Putting a Lid On It

The slab begins to take shape.

When I arrived on site at 7:20am on June 6, 2012, the concrete pump truck was backed up in the alley with the pump arm looming high above the cistern.  The concrete crew was finalizing the prep work. The 9” thick concrete slab is the lid of the 35,000 gallon cistern that will hold the collected rainwater for all the domestic water use at Desert Rain. The lid also serves as the parking floor for the garage.

 The concrete started to spew from the large pump hose. The crew efficiently began screeding the concrete. In this process, straightedges are used to remove excess concrete and bring the top surface of the concrete to the proper, previously marked grade line  This slab is level on the west end of the cistern where there are intake and mechanical hatches, then slopes gently on the east end. During the screeding process, the crew used a concrete vibrator. Right after placement, concrete contains up to 20% trapped air. The amount varies according to the mix of the ‘slump’, the placement method, size of the form and the amount of reinforcing steel used.  Concrete vibration consolidates the concrete by moving the concrete particles, then removing entrapped air.  Vibration helps settle the concrete and allow it to flow more readily into corners and around the rebar.  This eliminates voids or ‘honeycombs’ and brings more of the paste to the surface to assist in finishing. Since concrete flows better with vibration, the mix can contain less water, providing greater structural integrity in the finished product.  The screeding and vibrating crew were followed by Keith with a concrete float. The float forces the aggregate down and raises the cream (the gravel-free concrete) to the surface for finishing. The slab would be firm enough to walk on in a few hours when Keith would make cuts in the slab to relieve stress in the concrete and help control cracking.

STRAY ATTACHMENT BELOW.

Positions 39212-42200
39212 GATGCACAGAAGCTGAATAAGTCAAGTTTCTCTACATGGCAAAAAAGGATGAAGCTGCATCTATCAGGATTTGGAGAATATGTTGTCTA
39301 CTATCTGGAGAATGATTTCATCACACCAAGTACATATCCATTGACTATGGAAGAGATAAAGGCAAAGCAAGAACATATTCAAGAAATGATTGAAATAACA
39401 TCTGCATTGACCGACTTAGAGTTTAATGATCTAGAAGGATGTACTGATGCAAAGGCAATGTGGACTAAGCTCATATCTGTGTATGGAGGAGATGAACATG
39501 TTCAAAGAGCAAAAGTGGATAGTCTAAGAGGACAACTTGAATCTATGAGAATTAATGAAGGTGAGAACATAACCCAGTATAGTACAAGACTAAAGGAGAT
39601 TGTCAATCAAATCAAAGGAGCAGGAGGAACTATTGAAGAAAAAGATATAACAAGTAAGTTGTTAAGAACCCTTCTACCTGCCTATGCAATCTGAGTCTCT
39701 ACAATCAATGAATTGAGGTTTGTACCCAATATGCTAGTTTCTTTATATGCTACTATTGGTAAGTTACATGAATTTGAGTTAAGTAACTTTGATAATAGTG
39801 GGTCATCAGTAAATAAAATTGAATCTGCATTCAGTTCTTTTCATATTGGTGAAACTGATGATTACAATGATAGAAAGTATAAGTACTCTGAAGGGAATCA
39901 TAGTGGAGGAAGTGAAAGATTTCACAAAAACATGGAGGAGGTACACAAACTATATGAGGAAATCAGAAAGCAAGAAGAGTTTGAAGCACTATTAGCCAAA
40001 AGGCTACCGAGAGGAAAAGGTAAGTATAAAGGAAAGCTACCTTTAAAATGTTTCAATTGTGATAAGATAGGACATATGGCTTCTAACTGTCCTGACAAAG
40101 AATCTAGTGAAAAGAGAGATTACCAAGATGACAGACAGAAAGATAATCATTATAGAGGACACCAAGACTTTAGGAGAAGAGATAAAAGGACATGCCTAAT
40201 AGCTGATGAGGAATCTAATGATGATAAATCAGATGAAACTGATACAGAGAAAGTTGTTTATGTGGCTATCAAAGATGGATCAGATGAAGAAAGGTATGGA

The cistern now has a lid.

Keith and his crew (Jeff, Chris and David) demonstrated their experience as the 90,000 pounds of concrete arrived in three, consecutive trucks and was pumped into the slab. In a little over an hour, the forms were filled, screeded and floated.  The cistern, now has a lid and the garage, now has a floor. Nice work guys!



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